Alva Review-Courier -

'Spirit animal' inspires Dahlvang's Alva exhibit


April 10, 2022

"Bread and Meat 1" by Bryan Dahlvang features a crow in crackled paint in OU crimson and cream.

Crows are super smart with the largest brain to body ratio of any bird. They mate for life, make tools and are mischievous. These are some of the reasons Bryan Dahlvang refers to the crow as his "spirit animal." His ties to crows are evident in many of his art pieces on display this month at Graceful Arts Gallery in Alva.

Growing up on a farm in Minnesota, Dahlvang remembers raising crows as pets. Each spring, he and his brother would climb to the tops of tall pine trees to find young crows. Through the summer, they enjoyed every moment with the birds because in the fall the crows flew away with others for the winter.

Dahlvang said he has been drawing since he was old enough to ride a school bus. He took a more serious interest in art while in high school, but shortly after graduation he joined the U.S. Air Force. He became a mainframe computer operator and a combat communicator. He spent two years in Wiesbaden, Germany and was deployed to England and to Turkey for short stints. Then his Air Force career took him to Omaha, Nebraska, to the headquarters for Strategic Air Command where he worked underground in a secure facility for intelligence.

Working rotating shifts was not conducive to taking college classes. After 6.5 years, Dahlvang left the military to pursue a degree. He began at the University of Nebraska, and later moved to Oklahoma City where he finished his bachelor of fine arts degree at Oklahoma City University in 1997.

With his computer experience and art degree, Dahlvang secured a position with the Federal Aviation Administration (FAA). He began in the multimedia department at the Mike Monroney Aeronautical Center and since 2000 has been a graphic designer.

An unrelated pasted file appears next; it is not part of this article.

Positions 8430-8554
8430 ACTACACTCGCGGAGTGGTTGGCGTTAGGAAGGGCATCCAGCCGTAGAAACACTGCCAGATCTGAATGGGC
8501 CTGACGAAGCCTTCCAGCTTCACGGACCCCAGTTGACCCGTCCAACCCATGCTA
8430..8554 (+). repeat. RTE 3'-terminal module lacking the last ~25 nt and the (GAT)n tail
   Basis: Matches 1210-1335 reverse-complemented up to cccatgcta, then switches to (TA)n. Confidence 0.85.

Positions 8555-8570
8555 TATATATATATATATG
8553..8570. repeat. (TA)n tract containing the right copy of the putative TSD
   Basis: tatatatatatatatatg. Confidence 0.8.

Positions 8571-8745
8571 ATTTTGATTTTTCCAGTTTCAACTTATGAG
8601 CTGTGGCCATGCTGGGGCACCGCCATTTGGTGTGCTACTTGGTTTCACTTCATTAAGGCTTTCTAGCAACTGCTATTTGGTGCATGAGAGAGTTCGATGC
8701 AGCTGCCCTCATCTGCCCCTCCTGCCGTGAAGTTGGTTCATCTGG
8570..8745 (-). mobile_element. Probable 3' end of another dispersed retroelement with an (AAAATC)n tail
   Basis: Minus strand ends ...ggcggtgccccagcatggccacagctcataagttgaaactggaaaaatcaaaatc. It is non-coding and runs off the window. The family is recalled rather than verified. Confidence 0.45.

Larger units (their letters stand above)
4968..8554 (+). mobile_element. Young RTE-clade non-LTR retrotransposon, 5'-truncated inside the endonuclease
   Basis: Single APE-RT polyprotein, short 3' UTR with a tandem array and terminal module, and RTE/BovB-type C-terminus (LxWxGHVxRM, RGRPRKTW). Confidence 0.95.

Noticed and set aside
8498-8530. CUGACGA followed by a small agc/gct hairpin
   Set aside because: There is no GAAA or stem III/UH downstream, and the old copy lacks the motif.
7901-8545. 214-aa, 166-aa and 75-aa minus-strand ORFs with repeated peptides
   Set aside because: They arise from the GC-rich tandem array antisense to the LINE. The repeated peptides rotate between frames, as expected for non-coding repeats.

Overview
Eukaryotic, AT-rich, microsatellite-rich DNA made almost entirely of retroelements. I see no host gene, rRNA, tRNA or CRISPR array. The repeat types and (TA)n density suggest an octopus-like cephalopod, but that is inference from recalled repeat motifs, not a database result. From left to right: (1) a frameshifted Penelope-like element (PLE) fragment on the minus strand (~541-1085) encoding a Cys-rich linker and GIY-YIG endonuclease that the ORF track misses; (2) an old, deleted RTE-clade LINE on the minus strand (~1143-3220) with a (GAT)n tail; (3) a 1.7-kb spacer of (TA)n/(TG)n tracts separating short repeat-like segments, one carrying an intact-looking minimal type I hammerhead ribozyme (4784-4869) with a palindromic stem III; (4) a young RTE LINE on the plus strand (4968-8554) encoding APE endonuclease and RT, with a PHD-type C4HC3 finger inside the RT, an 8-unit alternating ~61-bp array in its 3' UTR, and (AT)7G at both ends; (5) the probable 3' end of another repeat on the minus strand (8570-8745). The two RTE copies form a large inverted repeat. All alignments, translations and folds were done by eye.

In 2004, Dahlvang was chosen to design the new Airmen Certificate (pilot's license) when they became plastic and the Air Traffic Control Tower Operator license. The FAA even gave him "my very own plastic card that says I'm qualified as a graphic designer." It still hangs on his wall.

The Crow series began back in 2012 when Dahlvang won a competitive logo design contest for the Secretary of Transportation (Ray LaHood). While he was visiting Washington, D.C., he participated in an employee's art show, submitting a piece called "Bread and Meat." The piece was inspired by the Biblical story when God had crows bring bread and meat to Elijah while he was in hiding. It was created as a way to show students how to make paint crack using Elmer's glue. He made a collage crow from the swatch of paint, and that painting sold.

Although Dahlvang was happy to get the money for it, "I actually loved that piece." He took

a photo of the painting and printed it, but it wasn't like having the actual painting.

Crows Mean Home

Recently, he was excited to participate in a group show based on the theme of "Home." Although he stayed up all night before the deadline, when the day arrived he was "busy with my job and ... life, and I missed the deadline."

"When I think of home, one of my favorite memories was raising crows as pets. I lived out in the middle of nowhere in rural Minnesota. I loved being out in the woods and taking care of my animals on the farm," Dahlvang. He was excited to enter his pieces entitled "OklaCROWma," but he was disappointed he missed the deadline.

When Jo Decker contacted him about showing at Graceful Arts Gallery, Dahlvang was happy to have a reason to create more crow paintings. He did a series of his "Bread and Meat" paintings with different Oklahoma sports team colors.

Favorite Medium

"Over the years I've done many paintings and drawings of crows," said Dahlvang. "I guess I identify with them because they're crafty, they collect things; they're funny and confident. Crows are intelligent survivors, and I love how they mate for life."